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Caribou this time, not Reindeer ;)
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This looks fake...
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I didn’t care if I got trapped personally, but apparently we could get trapped if the buses into the park kept going any further while the snow was falling. So we spent about 3 hours just literally waiting on a bus and staring into the distance. The skies also never cleared so I wasn’t able to see Mt. McKinley, but apparently that’s typical all year round (it was McKinley for a couple more hours at this time). Ultimately the buses did move us in further which you will see, but we only made it half way through the park rather than all the way like we had hoped for. I like to think it was worth it to go there during the snowfall. Typically these areas are closed except for the dead of summer.

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These bears were HUGE. Can't do it justice since I wasn't climbing that hill to get closer.
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Digging for the roots to settle his stomach during hibernation.
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This valley is freaking massive. We were questioning how many Seattles we thought could fit in it.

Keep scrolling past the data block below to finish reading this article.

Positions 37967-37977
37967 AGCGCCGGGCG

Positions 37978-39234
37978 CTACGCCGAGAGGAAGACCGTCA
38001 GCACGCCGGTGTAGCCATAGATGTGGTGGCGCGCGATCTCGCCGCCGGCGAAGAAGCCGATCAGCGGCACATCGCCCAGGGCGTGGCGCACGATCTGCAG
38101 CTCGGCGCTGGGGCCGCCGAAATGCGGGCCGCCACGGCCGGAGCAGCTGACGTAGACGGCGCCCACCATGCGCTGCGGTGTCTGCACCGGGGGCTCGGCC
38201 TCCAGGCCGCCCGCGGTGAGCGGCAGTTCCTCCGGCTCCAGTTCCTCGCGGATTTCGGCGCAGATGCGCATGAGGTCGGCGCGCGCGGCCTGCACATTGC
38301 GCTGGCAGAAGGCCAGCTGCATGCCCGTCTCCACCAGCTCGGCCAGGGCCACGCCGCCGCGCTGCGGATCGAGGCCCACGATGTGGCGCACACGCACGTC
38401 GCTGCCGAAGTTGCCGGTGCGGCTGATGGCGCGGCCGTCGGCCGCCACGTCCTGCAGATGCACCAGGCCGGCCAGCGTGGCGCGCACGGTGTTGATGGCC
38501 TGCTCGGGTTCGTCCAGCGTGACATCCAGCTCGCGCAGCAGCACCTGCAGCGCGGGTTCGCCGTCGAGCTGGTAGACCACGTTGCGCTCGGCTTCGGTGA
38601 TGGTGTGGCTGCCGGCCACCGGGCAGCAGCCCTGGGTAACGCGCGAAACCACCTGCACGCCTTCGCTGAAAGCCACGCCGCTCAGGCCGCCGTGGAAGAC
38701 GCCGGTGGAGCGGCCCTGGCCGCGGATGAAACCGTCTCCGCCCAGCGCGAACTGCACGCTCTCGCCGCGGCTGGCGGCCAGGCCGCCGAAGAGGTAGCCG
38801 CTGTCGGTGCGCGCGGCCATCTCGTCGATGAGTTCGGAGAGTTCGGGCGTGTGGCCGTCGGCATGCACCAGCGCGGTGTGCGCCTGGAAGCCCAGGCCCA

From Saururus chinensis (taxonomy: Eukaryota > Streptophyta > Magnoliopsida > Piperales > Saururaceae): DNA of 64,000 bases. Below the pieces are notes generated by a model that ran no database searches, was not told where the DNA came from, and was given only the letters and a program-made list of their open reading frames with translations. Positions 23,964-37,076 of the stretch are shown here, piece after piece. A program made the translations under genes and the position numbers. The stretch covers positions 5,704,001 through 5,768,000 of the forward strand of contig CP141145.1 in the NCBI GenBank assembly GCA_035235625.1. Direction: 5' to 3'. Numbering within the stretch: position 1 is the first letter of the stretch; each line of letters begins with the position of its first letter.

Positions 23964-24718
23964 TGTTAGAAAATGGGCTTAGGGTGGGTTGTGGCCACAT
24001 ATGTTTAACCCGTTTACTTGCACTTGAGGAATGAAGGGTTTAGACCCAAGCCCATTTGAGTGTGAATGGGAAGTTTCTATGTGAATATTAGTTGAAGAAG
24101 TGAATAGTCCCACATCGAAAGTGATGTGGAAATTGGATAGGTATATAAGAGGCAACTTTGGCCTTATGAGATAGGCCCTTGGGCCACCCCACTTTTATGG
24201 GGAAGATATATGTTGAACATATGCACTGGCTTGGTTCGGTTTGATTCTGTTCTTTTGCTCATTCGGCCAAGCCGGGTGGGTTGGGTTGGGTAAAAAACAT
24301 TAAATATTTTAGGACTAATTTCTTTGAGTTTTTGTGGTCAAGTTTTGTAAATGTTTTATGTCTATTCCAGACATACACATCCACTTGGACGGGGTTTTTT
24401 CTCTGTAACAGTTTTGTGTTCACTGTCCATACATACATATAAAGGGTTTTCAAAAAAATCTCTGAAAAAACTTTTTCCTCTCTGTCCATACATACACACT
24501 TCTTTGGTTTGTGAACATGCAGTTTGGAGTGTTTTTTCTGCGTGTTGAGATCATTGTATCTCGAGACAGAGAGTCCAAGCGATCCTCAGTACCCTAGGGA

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Buses stopped again and I was pretty bored without a lot of hiking in the park.

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Here are the pictures you were waiting for of the cubs. This was definitely one of the coolest moments in my entire life alongside snorkeling on Kaua’i (which I will post a story about soon)! I learned that apparently Brown Bears can be black and Black Bears can be brown. It might be harder to tell in the pictures but one of the brown bear cubs is totally black. Apparently it’s pretty rare to see the little first year cubs, so again we got pretty lucky.

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Brown cub on the left, black cub on the right.
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Damn you FOCUS! Could have been the greatest picture I ever took!
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Finally just a peak at the top of Mt. McKinley (Denali). The peak on the left if south peak and the highest point in North America.
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It had rained so hard when we went north I missed some of this beautiful terrain until I was driving back south again toward clearing skies.

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Anchorage